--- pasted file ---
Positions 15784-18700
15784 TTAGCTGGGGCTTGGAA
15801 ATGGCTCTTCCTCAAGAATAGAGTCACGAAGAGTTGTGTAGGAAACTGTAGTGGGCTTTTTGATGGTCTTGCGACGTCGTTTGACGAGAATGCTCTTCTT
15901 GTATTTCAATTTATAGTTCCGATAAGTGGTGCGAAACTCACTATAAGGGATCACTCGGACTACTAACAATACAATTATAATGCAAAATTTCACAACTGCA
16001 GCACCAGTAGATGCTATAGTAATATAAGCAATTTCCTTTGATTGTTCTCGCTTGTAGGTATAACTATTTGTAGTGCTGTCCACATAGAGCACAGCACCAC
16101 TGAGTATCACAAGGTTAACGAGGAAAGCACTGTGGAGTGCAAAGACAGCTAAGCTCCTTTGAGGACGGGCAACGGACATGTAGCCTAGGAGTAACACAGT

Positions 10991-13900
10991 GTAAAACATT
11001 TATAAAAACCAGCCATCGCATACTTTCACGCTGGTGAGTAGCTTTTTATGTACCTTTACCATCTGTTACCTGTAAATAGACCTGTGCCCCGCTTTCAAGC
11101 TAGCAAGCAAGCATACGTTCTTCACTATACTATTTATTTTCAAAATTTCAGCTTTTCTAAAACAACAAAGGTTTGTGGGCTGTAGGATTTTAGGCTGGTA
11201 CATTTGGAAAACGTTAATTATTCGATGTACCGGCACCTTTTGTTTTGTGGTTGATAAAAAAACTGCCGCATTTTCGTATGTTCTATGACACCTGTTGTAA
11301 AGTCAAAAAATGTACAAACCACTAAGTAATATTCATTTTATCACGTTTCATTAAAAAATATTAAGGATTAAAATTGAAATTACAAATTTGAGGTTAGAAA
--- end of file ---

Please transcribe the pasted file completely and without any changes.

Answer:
Positions 15784-18700
15784 TTAGCTGGGGCTTGGAA
15801 ATGGCTCTTCCTCAAGAATAGAGTCACGAAGAGTTGTGTAGGAAACTGTAGTGGGCTTTTTGATGGTCTTGCGACGTCGTTTGACGAGAATGCTCTTCTT
15901 GTATTTCAATTTATAGTTCCGATAAGTGGTGCGAAACTCACTATAAGGGATCACTCGGACTACTAACAATACAATTATAATGCAAAATTTCACAACTGCA
16001 GCACCAGTAGATGCTATAGTAATATAAGCAATTTCCTTTGATTGTTCTCGCTTGTAGGTATAACTATTTGTAGTGCTGTCCACATAGAGCACAGCACCAC
16101 TGAGTATCACAAGGTTAACGAGGAAAGCACTGTGGAGTGCAAAGACAGCTAAGCTCCTTTGAGGACGGGCAACGGACATGTAGCCTAGGAGTAACACAGT

Positions 10991-13900
10991 GTAAAACATT
11001 TATAAAAACCAGCCATCGCATACTTTCACGCTGGTGAGTAGCTTTTTATGTACCTTTACCATCTGTTACCTGTAAATAGACCTGTGCCCCGCTTTCAAGC
11101 TAGCAAGCAAGCATACGTTCTTCACTATACTATTTATTTTCAAAATTTCAGCTTTTCTAAAACAACAAAGGTTTGTGGGCTGTAGGATTTTAGGCTGGTA
11201 CATTTGGAAAACGTTAATTATTCGATGTACCGGCACCTTTTGTTTTGTGGTTGATAAAAAAACTGCCGCATTTTCGTATGTTCTATGACACCTGTTGTAA
11301 AGTCAAAAAATGTACAAACCACTAAGTAATATTCATTTTATCACGTTTCATTAAAAAATATTAAGGATTAAAATTGAAATTACAAATTTGAGGTTAGAAA